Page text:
The fact that Metropolitan Andrei has not been awarded this honorific title is indeed a gross miscarriage of justice. According to Jewish traditions, we must express our sincere gratitude for any acts of kindness and goodness extended to the Jewish nation. Therefore, by granting Metropolitan Andrei the honorific title of “Righteous Among the Nations”, Israel will show Ukraine and the world that the Jewish nation respects and remembers its friends and saviours.
My duty as Chief Rabbi of Kyiv and Ukraine and my deep conviction as a human being is to raise my voice in defense of a great humanist and friend of the Jewish people, Andrei Sheptytsky. For some years now, our community has recognized this fact and a tree has been planted in his honour near the Brodsky Choral Synagogue in Kyiv.
In conclusion, we hereby call on you and Yad Vashem to review the candidature of Metropolitan Andrei Sheptytsky for the honorific title of “Righteous Among the Nations”.
With our blessings,
Chief Rabbi of Ukraine, Moshe Reuven Azman
Born July 29, 1865 in Prylbychi, Yavoriv County, Halychyna (Galicia); died November 1, 1944 in Lviv. Religious, cultural, and civic figure; Metropolitan of Halych, Archbishop of Lviv and Bishop of Kamianets-Podilsky.
Andrei Sheptytsky was born in a prominent Ukrainian-Polish noble family, which included several influential Ukrainian Greek-Catholic churchmen on his father’s side, and the Fredros, a prominent Polish family on his mother’s side. In August 1892, after finishing his theological training, he was ordainedand and then completed his studies in law at the University of Krakow, and in theology and philosophy at the Jesuit Seminary in Krakow.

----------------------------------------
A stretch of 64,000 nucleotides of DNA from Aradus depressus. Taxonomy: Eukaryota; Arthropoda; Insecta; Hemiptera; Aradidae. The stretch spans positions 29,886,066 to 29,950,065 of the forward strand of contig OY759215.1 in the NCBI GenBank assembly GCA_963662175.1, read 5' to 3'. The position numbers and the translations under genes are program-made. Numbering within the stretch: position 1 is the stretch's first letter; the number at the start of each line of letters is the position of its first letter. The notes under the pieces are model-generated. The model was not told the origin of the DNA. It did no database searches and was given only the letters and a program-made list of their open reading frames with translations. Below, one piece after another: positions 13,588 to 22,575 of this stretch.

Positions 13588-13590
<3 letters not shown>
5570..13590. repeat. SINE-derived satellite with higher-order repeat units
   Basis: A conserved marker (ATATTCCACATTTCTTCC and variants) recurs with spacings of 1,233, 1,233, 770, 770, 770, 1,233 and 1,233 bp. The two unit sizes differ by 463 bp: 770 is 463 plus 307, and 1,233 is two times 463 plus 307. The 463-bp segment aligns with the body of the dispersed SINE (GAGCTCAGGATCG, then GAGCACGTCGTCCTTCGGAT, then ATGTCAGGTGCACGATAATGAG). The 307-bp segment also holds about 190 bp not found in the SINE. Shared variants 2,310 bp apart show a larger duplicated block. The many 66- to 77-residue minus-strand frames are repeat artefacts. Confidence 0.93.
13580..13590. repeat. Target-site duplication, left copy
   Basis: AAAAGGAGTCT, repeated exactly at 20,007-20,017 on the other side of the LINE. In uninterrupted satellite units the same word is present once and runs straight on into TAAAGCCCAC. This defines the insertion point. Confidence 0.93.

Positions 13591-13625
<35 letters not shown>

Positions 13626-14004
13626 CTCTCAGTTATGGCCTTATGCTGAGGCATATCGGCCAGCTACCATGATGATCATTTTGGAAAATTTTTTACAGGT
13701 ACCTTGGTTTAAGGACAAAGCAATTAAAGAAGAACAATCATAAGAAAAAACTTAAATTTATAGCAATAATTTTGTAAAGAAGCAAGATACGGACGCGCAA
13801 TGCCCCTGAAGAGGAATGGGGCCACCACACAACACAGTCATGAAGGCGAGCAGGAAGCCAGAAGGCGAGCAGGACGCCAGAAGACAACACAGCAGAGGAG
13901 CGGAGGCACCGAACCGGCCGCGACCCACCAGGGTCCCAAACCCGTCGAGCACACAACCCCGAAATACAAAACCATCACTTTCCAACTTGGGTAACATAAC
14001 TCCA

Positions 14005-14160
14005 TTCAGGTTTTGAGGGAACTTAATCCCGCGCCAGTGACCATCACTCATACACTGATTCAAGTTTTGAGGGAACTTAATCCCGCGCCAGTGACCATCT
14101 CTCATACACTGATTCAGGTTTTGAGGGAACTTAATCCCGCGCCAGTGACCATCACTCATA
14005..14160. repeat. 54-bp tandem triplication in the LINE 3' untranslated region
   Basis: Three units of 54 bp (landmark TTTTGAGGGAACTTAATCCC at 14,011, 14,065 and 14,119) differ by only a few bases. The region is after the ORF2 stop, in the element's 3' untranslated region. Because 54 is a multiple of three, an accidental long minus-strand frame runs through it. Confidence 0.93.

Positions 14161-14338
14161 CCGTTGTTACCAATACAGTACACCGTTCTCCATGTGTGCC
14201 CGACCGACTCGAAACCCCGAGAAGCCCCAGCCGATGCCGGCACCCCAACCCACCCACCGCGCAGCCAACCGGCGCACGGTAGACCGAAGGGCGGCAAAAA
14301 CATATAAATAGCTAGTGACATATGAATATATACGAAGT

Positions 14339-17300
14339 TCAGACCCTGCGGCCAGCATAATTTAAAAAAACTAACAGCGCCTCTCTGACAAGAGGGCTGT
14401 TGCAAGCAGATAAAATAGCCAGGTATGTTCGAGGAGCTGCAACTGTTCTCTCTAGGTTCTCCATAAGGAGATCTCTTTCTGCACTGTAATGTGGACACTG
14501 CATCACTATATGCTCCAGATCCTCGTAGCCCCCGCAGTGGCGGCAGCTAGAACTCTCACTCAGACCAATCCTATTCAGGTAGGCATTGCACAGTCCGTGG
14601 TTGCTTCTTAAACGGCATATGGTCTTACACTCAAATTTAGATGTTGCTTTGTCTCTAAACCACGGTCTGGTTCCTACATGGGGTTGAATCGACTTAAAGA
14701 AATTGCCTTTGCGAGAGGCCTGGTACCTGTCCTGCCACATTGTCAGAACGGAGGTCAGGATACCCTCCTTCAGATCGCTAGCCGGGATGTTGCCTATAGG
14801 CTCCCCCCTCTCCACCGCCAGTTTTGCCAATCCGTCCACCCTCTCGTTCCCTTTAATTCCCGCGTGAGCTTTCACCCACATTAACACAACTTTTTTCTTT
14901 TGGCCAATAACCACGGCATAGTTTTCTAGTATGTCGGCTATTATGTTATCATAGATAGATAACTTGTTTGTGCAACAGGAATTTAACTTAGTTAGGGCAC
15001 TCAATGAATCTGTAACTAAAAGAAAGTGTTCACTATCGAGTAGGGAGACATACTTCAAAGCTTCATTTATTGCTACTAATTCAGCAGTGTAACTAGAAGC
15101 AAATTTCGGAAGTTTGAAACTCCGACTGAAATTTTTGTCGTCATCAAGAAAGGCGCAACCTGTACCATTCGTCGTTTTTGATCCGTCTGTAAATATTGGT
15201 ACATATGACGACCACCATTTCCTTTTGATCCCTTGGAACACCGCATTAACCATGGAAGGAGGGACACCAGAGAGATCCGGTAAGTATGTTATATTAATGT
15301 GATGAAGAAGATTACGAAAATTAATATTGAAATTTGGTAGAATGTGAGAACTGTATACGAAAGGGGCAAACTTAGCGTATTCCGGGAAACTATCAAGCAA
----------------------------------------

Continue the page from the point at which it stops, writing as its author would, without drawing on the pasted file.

During the Russian occupations of Galicia during World War I, Sheptytsky was arrested in September 1914 and deported. Distrusted by the tsarist government for his Austro-Hungarian loyalties, missionary Catholic zeal, and high standing among the Ukrainian population, he was detained several times before being released after the February Revolution of 1917. He then traveled briefly to Petrograd and Kyiv, where he met with members of the Central Rada.
After his return to Lviv in September 1917, Sheptytsky engaged in church affairs and the Ukrainian fight for independence (1917-20).
World War 2 was a difficult time for Sheptytsky and the Ukrainian Greek Catholic Church. During the first Soviet occupation of Western Ukraine (1939–41), he remained in Lviv and defended his church and flock; he issued several pastoral letters exhorting his faithful to resist the atheism imposed by the regime. Although much church property was confiscated and most religious schools and other institutions were closed down, the authorities did not harm Metropolitan Andrei because of his prominence and recognized authority.
In early 1942, Sheptytsky sent a letter to Heinrich Himmler protesting Nazi treatment of the Jews and the use of Ukrainians in anti-Jewish repressions. He also began to provide refuge to Jews, hiding them from the Nazis and instructed his monasteries and convents to do the same. In November 1942, he issued a strong pastoral letter denouncing all killing, including the politically motivated assassinations carried out by different Ukrainian parties. He remained active in Ukrainian political life throughout the war despite his failing health, and attempted to mediate between competing factions and to come to an understanding with Ukrainian church leaders.
After the Soviets occupied Western Ukraine again in 1944, Metropolitan Andrei remained in Lviv in order to preserve the church and his flock. Soviet attacks on the church were moderate until his death because of his great authority. His momentous public funeral was attended by thousands of Ukrainians, but his death greatly weakened the position of the Greek Catholic Church, which was banned by Stalin’s plan of April 1945 and went underground until its resurrection in 1991.